Went here for a family holiday and was harassed for trying to drop of my handicapped relative closer to the beach. We attempted to turn around in the boat launch area that was semi full and were told rudely to back our vehicle up. This caused us to block traffic. The rent a cop that worked there wouldn't allow us to proceed forward and would not stop talking long enough for us to explain our situation. He rather told us to simply "don't come here then!". Warning to all handi-able people you are not welcome at Scott's Creek (Shuswap provincial park).
When I asked the name of the man he refused to give it to me and proceeded to snap at me about how I own a dog? ...
The thing that makes Shuswap so great is that it's a very convenient hub to surrounding areas of British Columbia. Wells Gray is one of them, approx 2 hours from the Shuswap area, depending on where you are staying.
The park is well-known for it's beauty and has approximately 20 waterfalls that are reachable by boat, car, or on foot. There are also several extinct volcanoes in the area, making for some cases, a distinct landscape. There are a myriad of outdoor activities you can do in the park.
If you are staying in the Shuswap area for a few days, it's well worth the trip, even just to see the waterfalls, as we did.
What is not a well-known fact is that part of the Sonoran Desert (the same desert as in Northern Mexico) is in Canada, down near Osoyoos, bordering on the US. Osoyoos is approximately 4 hours from Salmon Arm.
I've never really seen a desert before, and I found the scenery strangely beautiful and unique.
There are two desert centres in the area, one run by the Nk' mip or the Osoyoos Indian Band, and the Osoyoos Desert Centre. We only had time to see the Nk'mip centre, and it was pretty interesting. There are plans to build a more extensive centre for 2005, but presently, the Nk'mip centre is run out of a large trailer facility, with interesting displays on native life and culture in the desert. There are two gently graded interpretive trails at the centre, with covered shelters and plenty of benches along the way to rest on.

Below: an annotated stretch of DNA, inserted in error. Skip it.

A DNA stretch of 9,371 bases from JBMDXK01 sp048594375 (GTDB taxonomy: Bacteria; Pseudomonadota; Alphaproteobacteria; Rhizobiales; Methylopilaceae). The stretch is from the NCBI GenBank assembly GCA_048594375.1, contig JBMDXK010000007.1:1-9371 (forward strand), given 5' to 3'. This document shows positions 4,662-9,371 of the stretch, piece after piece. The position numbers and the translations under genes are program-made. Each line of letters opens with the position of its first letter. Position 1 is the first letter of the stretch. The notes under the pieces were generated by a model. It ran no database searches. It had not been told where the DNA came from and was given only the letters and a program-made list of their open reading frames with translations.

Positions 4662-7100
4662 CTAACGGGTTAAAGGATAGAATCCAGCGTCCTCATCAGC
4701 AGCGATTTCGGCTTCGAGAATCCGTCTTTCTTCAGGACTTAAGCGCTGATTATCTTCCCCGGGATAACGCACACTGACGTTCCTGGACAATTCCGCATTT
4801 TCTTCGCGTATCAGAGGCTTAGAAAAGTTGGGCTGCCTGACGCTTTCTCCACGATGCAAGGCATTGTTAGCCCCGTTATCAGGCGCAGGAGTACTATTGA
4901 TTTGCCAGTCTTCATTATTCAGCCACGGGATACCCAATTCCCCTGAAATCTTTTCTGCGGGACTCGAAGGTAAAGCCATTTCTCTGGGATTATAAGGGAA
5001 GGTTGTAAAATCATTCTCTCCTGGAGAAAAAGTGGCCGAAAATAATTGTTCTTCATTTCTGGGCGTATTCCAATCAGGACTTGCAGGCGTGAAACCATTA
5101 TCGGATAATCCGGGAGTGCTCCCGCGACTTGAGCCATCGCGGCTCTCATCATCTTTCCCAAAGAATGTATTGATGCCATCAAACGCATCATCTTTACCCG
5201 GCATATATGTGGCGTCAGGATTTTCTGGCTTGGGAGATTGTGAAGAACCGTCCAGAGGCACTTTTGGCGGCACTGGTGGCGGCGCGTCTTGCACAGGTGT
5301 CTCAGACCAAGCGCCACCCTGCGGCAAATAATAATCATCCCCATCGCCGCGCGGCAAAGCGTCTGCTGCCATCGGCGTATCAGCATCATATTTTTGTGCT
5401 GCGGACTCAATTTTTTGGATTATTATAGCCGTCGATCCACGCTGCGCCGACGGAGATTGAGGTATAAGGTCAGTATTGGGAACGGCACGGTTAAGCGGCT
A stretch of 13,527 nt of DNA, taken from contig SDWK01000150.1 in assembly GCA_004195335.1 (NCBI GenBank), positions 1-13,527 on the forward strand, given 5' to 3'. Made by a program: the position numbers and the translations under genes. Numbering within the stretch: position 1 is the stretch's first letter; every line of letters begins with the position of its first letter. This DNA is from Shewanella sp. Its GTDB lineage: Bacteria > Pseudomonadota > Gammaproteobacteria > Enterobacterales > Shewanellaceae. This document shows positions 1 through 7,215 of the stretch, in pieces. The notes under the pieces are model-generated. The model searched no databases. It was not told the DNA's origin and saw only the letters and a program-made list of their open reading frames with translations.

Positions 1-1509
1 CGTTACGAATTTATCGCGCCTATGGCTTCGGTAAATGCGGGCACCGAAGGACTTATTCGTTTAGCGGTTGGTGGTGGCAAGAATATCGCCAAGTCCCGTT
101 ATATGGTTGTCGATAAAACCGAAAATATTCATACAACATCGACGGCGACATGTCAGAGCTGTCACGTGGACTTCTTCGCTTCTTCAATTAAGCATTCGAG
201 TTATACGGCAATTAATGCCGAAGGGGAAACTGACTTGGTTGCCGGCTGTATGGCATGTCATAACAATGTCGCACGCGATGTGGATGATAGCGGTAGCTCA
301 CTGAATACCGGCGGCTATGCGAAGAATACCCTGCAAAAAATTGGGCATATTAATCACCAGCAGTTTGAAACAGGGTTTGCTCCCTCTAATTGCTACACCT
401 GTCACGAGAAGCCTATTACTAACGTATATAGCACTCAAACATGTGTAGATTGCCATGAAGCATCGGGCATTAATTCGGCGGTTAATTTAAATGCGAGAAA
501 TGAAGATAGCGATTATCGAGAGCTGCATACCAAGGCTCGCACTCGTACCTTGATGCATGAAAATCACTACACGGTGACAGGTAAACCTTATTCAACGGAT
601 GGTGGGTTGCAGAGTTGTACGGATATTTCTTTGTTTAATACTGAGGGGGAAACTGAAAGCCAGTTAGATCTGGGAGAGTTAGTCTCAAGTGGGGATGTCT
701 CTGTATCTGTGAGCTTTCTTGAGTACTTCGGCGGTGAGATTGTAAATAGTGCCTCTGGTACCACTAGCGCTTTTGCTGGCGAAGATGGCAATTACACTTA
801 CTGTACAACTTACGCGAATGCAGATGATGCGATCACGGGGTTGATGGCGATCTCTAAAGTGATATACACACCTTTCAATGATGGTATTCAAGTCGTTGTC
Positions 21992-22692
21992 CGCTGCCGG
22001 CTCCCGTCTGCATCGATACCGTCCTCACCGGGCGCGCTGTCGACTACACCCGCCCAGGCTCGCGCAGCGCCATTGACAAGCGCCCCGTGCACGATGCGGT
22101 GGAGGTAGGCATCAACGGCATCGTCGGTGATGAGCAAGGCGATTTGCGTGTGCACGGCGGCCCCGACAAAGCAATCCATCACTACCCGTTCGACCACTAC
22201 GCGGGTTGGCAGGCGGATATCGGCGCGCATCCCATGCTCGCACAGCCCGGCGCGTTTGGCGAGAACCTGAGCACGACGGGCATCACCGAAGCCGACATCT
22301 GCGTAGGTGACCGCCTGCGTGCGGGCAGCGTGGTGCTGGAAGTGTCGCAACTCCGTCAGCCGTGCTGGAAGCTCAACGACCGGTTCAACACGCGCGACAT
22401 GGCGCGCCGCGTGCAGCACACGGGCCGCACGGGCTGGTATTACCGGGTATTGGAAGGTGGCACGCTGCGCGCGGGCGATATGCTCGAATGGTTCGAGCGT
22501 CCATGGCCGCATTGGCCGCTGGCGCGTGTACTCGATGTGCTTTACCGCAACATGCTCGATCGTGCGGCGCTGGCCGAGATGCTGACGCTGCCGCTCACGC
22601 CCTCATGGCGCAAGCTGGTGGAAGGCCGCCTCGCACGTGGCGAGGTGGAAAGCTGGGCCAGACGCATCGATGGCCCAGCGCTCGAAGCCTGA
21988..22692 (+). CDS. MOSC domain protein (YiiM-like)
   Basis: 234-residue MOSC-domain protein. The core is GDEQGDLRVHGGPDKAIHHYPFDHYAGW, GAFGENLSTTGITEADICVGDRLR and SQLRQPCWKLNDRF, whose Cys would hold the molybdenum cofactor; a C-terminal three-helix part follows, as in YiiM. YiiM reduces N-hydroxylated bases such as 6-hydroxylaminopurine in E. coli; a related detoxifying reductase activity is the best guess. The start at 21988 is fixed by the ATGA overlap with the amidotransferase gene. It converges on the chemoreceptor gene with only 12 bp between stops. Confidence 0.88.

Just a warning: The heat and sun can be overwhelming, even for a short period, so bring a hat, sunscreen, and plenty of water for the trails. There are also rattlenakes in the area as well.
We didn't have time to visit the Nk'mip Cellars winery located on the property, but it's probably worth checking out -- It's the only aboriginal winery in North America.
During the fall, in September and October, you will see salmon returning from the ocean to the Adams River, where they will spawn and die.
Every 4 years, a major salmon run occurs, where 2 million sockeye salmon will return. At this time, the area holds a festival called "Salute to the Sockeye". There are tours available, and naturalists on hand to answer questions. We had a chance to witness this natural miracle in 2002, and even though we were witnessing death, it did give us a chance to ponder how the fish, brilliantly red as they slowly die, return to their natural home so that they can continue the circle of life.